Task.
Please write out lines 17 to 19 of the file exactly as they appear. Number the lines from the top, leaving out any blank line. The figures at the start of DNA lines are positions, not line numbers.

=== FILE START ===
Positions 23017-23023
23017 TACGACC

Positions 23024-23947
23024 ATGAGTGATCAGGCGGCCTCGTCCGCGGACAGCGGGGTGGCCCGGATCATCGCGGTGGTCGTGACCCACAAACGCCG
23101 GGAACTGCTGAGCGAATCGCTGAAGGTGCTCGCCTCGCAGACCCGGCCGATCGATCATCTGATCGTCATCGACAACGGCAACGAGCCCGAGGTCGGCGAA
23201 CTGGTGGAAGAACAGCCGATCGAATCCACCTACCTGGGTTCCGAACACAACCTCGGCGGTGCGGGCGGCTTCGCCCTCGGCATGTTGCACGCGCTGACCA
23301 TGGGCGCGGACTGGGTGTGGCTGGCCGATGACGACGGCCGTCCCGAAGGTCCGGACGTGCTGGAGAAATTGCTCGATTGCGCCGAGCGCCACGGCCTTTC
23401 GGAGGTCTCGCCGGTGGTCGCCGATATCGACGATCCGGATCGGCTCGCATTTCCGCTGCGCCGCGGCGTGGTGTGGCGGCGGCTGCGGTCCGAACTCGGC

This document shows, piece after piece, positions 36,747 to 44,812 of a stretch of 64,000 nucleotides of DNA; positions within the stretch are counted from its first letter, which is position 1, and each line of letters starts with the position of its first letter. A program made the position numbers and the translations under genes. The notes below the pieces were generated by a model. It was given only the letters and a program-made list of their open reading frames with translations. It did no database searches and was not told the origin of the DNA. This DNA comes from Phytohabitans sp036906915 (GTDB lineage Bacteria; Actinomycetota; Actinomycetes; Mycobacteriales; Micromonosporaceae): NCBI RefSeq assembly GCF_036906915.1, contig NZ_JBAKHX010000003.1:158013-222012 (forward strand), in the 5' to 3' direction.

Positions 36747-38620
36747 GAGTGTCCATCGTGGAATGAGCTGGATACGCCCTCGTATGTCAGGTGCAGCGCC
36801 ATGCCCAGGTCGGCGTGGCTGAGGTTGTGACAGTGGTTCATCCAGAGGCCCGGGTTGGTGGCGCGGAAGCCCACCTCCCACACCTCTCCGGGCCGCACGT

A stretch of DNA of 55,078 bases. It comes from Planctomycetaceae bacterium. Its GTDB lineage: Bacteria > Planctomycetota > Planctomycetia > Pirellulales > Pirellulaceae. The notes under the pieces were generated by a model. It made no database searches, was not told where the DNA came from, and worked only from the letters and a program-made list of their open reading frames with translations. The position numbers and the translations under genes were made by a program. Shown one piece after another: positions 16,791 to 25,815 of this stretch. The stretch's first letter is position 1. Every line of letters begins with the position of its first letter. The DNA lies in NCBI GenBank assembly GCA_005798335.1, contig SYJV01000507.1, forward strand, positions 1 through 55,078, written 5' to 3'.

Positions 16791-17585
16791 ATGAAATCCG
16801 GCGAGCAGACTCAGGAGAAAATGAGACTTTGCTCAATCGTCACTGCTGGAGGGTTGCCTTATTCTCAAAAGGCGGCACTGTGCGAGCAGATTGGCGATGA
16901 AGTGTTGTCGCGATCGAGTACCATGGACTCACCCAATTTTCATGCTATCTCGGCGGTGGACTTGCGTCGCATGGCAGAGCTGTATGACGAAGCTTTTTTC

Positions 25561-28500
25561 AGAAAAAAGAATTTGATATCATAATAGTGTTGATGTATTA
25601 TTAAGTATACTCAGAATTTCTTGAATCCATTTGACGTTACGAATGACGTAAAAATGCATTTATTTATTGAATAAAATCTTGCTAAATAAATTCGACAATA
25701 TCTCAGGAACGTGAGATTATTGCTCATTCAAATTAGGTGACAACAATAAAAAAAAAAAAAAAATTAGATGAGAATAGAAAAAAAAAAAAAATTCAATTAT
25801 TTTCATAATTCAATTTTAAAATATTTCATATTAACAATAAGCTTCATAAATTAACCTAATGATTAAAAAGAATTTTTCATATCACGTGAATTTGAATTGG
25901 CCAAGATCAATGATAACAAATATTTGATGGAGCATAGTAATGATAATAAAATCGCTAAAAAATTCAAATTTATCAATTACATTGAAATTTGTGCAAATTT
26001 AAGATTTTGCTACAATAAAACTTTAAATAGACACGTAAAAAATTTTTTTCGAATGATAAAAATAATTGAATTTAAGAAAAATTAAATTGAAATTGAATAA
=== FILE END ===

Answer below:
16901 AGTGTTGTCGCGATCGAGTACCATGGACTCACCCAATTTTCATGCTATCTCGGCGGTGGACTTGCGTCGCATGGCAGAGCTGTATGACGAAGCTTTTTTC

Positions 25561-28500
25561 AGAAAAAAGAATTTGATATCATAATAGTGTTGATGTATTA